Category: "Devon Rex"
The Devon Rex emerged in England during the 1960s. Known for their odd, striking appearance and playful, very companionable nature, the Devon is a favourite among pet owners. They are often featured in the magazine Cat Fancy. A very rare and select breed, the average Devon Rex sells for around £250.00.
The Devon Rex is a relatively new breed of cat with a sparse, curly, very soft coat similar to that of the Cornish Rex.
The first Devon was discovered in Buckfastleigh, Devon, UK in 1960 amongst a litter of feral kittens near a disused tin mine. The breed was initially thought to be linked with the Cornish Rex; however, test mating proved otherwise. Cats have three types of hair: guard hair, awn hair, and down hair. The Devon Rex's coat is unusual because there is no guard hair (see Cornish Rex and Sphynx for more information on hair-deficient genetics in cats).
The curl in Devon Rex fur is caused by a different mutation and gene than that of the Cornish Rex and German Rex, and breeding of a Devon with either of those cats results in cats without rexed (curled) fur. Devons, which are medium sized cats, are often called "pixie cats" or "alien cats" because of their unique appearance. Their uncommonly large ears are set low on the sides of their wide heads, their eyes are large, and their noses are slightly upturned. Their body type is distinctly lightly-built. Their long, sturdy legs are well suited for long leaps, and their toes are unusually large. Devon Rex cats come in all colours. The ears are large and slightly rounded.
The typical Devon is active, mischievous, playful, and very people-oriented: they have been described as a cross between a cat, a dog and a monkey. They are high-jumpers and will try to occupy any space large enough to admit them. With this trait, they are often found in odd nooks and crannies of a closet, shelf, or laundry basket. They are relatively easy to take care of. Most Devons also have one central person to whom they devote their love, and on whom they will most often lie and rub. They like to playfully nip, and love to play throughout their lives.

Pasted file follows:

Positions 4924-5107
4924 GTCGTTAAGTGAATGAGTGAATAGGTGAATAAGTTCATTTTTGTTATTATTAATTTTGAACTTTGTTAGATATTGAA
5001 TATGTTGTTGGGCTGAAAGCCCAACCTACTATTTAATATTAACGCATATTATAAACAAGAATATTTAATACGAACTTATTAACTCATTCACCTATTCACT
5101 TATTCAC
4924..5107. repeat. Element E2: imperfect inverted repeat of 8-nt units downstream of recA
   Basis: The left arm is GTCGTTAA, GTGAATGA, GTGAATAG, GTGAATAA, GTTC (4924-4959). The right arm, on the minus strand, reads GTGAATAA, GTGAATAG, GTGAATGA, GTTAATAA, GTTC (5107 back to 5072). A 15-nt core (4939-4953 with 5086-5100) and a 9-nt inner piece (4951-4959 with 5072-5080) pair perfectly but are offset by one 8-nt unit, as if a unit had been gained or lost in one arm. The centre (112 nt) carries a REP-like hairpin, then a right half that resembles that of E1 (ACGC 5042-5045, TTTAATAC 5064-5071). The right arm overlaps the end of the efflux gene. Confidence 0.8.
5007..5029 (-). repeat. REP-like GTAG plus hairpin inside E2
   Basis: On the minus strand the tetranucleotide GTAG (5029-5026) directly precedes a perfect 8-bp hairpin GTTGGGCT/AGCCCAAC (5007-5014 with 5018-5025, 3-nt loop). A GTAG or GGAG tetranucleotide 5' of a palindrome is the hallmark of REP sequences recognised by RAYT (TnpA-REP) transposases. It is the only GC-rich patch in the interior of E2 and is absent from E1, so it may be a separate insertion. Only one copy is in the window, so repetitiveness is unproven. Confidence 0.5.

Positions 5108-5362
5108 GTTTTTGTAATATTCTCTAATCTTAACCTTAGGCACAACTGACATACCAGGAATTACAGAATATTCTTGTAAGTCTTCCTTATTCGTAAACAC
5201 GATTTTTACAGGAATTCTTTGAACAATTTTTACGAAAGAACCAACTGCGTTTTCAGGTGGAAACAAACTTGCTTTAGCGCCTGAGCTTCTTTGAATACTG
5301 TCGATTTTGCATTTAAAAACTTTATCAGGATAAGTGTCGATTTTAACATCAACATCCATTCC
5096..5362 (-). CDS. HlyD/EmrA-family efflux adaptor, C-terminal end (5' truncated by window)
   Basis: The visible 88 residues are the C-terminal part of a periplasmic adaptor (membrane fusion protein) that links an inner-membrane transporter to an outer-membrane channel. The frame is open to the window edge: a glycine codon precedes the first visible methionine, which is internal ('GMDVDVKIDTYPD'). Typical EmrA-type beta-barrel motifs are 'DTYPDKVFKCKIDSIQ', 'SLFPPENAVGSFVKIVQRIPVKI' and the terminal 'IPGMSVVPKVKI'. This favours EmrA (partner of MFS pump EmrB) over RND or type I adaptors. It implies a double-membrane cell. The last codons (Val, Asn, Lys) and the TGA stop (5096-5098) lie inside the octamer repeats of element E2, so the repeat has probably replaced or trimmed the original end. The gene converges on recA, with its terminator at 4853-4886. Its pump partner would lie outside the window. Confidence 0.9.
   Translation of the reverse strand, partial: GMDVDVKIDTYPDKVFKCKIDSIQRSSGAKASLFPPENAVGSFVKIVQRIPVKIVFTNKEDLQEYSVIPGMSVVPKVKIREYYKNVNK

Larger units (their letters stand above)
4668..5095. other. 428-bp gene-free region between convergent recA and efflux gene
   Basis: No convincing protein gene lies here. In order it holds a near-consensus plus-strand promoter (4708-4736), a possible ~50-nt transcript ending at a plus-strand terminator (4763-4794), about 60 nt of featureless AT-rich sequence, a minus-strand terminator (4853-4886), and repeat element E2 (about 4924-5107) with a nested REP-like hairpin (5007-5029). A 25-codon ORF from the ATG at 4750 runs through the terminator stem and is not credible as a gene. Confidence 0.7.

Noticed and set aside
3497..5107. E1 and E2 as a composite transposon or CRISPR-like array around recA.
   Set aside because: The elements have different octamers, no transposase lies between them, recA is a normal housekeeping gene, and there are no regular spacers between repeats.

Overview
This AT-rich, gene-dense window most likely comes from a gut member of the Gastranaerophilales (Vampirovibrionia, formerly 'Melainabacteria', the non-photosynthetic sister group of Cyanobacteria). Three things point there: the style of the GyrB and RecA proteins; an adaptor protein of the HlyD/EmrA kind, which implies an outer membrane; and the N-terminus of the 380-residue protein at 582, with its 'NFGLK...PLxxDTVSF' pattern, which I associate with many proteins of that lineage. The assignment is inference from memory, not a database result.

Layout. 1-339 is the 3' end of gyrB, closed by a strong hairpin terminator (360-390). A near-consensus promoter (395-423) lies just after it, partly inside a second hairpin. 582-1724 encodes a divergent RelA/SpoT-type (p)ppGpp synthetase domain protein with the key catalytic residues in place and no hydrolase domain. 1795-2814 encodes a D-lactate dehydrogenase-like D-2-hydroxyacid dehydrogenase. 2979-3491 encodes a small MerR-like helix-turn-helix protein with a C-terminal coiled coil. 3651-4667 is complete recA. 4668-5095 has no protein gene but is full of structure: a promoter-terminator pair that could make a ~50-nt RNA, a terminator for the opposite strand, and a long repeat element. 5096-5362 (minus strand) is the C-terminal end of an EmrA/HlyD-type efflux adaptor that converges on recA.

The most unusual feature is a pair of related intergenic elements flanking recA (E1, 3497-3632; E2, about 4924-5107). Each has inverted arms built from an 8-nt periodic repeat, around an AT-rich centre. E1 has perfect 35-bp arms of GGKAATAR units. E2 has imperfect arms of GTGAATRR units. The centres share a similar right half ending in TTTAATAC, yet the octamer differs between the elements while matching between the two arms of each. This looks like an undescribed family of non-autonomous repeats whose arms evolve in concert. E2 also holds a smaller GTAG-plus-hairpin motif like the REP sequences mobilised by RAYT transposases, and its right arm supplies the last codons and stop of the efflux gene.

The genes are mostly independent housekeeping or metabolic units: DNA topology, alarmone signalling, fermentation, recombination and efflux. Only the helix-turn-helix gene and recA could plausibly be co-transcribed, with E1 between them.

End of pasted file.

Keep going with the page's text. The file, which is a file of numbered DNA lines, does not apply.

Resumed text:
They are a very intelligent breed; the typical Devon Rex can be trained to walk on a lead, fetch or perform all manner of tricks usually associated with canines, like jump, heel and tag to name a few.
Another common trait is their show of affection: they have a particular penchant for being close to the head or neck of their human companions and can often be found mounted upon ones shoulder or nestled into the cranny created by the neck and shoulder when one is prone.
The Devon Rex breed is often marketed as a cat with which someone with cat-related allergies can easily co-exist. It is true that their missing layer of hair and very low amounts of shedding help toward this, but they are not totally hypoallergenic (i.e. they are not totally without traces of allergy causing substances on thier skin and body). However, they may be easier to keep and care for, providing the right allergy medication is being taken by the owner(s)